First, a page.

The only vehicle in its segment to offer a diesel engine option.
TORONTO, ONTARIO – In a world where more and more automakers are announcing eventual shifts to full electrification, General Motors has decided to offer diesel power to some of their most popular models. While EVs may be the talk of the town, sales numbers don’t lie – the full-size body-on-frame SUVs and pickup trucks are selling like hotcakes. The GMC Yukon, Chevrolet Tahoe, Suburban, and Cadillac Escalade are flying off lots faster than the General can build them. We were invited to sample this 2021 Chevrolet Tahoe Duramax, equipped with the new turbodiesel engine, and put it through the ringer.
We have covered this latest generation of GM full-sizers at length, so this story is largely focused on the Duramax turbodiesel powertrain. Relevant points of conversation for the Tahoe and its siblings include an independent rear suspension, more interior space than the previous model, and the availability of a four-corner air suspension. As such, the 2021 Tahoe is the most comfortable and capable model they have ever offered. Families that eat up serious mileage on a regular basis will not want to look anywhere else.
In operation, the 3.0-liter inline six-cylinder turbodiesel is a sweetheart. The Duramax’s output is a humble 277 horsepower at 3,750RPM, but the 460 lb-ft. of torque matches that of the 6.2-liter gasoline V8. It comes in at just 1,500RPM too, which allows the Tahoe to get off the line with ease. By no means does the Tahoe Duramax feel as eager as either of the V8 options, and the diesel definitely does feel sluggish when asked to pull off swift maneuvers. The 10-speed automatic is a joint-venture gearbox between Ford and General Motors, and does a delightful job keeping shifts imperceptible and the vehicle in the most optimal part of the rev range.
Where the diesel-powered Tahoe does show a serious advantage over its gasoline counterparts is in its highway manners. It cruises along with immense poise and smoothness, with the subtle grumble of the Duramax powertrain almost providing a soothing feeling to the driver and passengers. Car-seat-aged kids will find it easy to fall asleep in this rolling fortress, and the ride thanks to Magnetic Ride Control is well-controlled. Our tester was not equipped with the optional air suspension that takes comfort to the next level, but regardless, even the standard setup here is an improvement over last year’s model.
Pricing for the Tahoe LS with the Duramax engine starts at $62,343. A series of trim levels are available, though it’s worth noting that the off-road packaged Z71 is not available with this engine due to fitment issues with the shortened front end. Our Premier level tester starts at $78,543, and was equipped with a Premium Package for $5,100. This also adds an Enhanced Display and Alert Package and Max Trailering Package, The $85,788 price tag is justifiable considering the amount of capability this truck delivers.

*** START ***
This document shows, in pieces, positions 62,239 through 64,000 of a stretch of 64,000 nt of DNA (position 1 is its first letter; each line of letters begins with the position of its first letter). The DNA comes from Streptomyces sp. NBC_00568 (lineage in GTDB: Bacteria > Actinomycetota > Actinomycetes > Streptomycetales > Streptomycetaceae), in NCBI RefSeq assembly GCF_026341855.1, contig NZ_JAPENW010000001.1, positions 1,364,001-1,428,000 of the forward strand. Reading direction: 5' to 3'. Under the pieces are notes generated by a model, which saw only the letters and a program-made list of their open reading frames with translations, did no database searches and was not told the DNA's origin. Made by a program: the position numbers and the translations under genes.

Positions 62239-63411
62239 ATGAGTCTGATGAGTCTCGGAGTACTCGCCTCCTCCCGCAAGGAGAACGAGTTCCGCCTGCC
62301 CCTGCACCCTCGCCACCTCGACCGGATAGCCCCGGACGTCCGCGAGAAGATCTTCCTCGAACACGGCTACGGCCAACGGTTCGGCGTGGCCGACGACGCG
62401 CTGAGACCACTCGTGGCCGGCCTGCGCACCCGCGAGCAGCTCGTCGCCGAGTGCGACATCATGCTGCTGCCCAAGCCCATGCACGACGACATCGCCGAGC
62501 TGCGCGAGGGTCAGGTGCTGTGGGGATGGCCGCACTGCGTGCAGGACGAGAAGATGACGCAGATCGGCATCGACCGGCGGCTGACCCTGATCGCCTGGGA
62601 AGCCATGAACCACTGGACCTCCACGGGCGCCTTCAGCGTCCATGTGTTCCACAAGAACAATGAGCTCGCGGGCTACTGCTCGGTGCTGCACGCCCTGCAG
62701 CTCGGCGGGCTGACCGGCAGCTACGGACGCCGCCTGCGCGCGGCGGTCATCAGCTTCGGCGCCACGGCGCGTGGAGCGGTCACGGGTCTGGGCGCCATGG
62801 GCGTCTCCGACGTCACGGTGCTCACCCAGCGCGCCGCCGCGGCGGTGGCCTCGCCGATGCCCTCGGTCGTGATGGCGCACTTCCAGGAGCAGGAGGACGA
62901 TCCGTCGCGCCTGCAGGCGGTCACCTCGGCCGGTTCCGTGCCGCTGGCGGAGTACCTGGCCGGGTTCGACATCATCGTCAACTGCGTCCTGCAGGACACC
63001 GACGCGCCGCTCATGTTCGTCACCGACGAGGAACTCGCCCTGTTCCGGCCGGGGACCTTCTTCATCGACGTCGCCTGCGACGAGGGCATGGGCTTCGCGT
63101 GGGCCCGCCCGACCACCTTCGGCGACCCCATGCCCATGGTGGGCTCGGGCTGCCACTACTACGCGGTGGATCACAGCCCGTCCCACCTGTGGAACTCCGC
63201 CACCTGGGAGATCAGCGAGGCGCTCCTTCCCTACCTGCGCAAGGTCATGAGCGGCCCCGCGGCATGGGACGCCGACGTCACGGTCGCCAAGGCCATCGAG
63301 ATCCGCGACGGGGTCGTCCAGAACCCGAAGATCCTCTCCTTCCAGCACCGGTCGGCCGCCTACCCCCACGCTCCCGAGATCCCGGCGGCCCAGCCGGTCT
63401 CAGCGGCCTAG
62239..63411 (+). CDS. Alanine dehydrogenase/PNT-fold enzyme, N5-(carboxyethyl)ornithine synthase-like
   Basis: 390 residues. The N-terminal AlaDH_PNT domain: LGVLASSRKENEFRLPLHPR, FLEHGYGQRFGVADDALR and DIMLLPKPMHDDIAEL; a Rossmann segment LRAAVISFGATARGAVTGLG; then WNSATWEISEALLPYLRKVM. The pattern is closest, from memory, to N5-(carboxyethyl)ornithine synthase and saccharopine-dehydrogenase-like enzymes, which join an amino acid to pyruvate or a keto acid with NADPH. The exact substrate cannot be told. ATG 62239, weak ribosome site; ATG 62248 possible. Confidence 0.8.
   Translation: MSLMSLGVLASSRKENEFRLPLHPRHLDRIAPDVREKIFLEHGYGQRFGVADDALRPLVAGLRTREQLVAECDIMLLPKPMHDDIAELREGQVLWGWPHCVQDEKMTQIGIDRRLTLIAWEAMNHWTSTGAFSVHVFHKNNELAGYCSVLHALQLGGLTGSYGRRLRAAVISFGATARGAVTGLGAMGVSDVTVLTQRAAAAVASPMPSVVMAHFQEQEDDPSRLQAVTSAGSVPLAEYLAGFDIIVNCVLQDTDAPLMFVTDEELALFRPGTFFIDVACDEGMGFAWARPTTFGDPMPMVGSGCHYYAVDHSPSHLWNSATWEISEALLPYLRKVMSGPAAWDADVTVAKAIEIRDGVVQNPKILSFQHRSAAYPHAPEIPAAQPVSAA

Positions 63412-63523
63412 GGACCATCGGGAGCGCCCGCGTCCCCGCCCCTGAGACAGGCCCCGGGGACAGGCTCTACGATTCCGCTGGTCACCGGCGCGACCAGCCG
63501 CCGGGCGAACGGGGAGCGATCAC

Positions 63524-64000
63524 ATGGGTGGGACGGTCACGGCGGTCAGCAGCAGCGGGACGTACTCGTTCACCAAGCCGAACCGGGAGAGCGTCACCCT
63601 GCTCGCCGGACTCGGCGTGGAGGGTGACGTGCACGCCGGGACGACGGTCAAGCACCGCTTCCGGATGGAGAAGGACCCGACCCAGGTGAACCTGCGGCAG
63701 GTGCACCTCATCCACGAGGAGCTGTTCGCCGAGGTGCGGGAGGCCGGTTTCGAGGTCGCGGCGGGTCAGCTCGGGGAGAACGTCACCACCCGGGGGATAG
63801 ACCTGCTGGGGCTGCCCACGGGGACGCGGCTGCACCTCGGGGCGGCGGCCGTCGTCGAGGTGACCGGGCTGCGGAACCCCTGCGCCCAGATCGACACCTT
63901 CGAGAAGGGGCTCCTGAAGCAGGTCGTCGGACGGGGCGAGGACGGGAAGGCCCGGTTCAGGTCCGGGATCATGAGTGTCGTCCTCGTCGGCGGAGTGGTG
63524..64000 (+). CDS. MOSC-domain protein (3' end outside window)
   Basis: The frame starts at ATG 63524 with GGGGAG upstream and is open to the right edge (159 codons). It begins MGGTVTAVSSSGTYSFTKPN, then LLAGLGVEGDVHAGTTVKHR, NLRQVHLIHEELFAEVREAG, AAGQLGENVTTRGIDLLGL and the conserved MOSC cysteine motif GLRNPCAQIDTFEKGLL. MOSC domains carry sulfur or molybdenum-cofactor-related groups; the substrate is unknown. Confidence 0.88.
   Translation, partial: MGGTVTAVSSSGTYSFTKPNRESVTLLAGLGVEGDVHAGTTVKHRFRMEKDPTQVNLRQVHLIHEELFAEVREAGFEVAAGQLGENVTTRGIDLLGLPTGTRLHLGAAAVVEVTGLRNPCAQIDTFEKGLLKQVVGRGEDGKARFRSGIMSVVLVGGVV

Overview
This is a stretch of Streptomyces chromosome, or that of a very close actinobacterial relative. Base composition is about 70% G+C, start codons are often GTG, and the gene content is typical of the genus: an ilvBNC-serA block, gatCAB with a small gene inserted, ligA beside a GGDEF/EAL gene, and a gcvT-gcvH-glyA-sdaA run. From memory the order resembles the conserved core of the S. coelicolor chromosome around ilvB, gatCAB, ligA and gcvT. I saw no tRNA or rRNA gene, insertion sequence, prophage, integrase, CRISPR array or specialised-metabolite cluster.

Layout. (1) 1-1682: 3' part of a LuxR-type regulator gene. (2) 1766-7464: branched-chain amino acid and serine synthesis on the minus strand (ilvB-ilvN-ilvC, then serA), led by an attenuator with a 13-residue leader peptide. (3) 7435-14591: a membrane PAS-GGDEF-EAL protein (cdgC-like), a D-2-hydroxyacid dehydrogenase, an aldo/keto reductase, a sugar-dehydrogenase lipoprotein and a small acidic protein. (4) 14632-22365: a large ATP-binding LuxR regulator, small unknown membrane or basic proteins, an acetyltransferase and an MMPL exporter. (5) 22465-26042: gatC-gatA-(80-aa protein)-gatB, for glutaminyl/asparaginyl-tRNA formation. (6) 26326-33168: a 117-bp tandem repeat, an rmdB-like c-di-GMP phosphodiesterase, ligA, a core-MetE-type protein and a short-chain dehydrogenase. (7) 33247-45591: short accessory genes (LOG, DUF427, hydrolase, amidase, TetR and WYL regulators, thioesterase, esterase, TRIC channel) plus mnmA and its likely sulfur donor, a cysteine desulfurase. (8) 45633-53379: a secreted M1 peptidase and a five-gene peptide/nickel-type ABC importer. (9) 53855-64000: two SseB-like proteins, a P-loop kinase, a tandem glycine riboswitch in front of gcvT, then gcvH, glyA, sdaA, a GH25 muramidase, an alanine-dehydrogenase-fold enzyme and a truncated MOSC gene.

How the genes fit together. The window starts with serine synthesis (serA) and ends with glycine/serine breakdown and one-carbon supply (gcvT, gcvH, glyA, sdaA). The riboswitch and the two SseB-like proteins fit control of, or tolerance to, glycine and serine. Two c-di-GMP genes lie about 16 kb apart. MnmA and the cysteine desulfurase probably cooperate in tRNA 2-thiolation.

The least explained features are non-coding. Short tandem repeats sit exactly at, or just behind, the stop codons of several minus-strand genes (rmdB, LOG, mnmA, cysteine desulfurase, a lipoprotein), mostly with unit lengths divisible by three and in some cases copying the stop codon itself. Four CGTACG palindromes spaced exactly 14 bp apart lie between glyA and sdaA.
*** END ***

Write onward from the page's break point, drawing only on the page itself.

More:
Fuel efficiency is the number one reason to opt for diesel power. While hybrids do substantially better in the city, those doing serious highway mileage would appreciate the calm demeanor and fuel sipping tendencies of a turbodiesel. GM rates this Tahoe at 12.0L/100km city and 8.9L/100km highway. Part of our test week consisted of a 250-kilometer straight efficiency test. Doing regular highway speeds, we observed consumption of 6.9L/100km. The massive fuel tank means over 1,000 kilometers can be achieved on a single tank of diesel.
The biggest problem right now with the Duramax-powered General Motors trucks is availability. A combination of diesel emissions components and chip shortages is making these things virtual unobtainium. I had a deposit down on a Yukon Denali with this powertrain since October, and as of mid-April, I was told that I was unlikely to get one in the next six months. Virtually zero customers have been able to get their hands on these trucks, and dealers tell us that the majority have just opted to go with the 6.2-liter V8 instead.
Our experience with the 6.2-liter V8 in the latest (T1XX) generation of these SUVs has been interesting. While the previous-generation models were easily able to pull off 10L/100km or slightly better, the latest examples with the new platforms are having issues even getting close to this number. That’s where the diesel comes in – it’s the most efficient way to get into a big SUV, and this Tahoe can still tow 8,000 pounds and boasts 1,625-pounds of payload capability.
Rivalry comes from models like the Toyota Sequoia, Ford Expedition, and the new Nissan Armada. If you don’t count its sibling, the GMC Yukon, the 2021 Chevrolet Tahoe Duramax is the only vehicle in its segment to offer a diesel engine option. Most competitors offer naturally aspirated V8s, with the Expedition’s boosted V6 being the sole exception. For those that do regular long distance hauling, this powertrain is the perfect companion – if you can get one.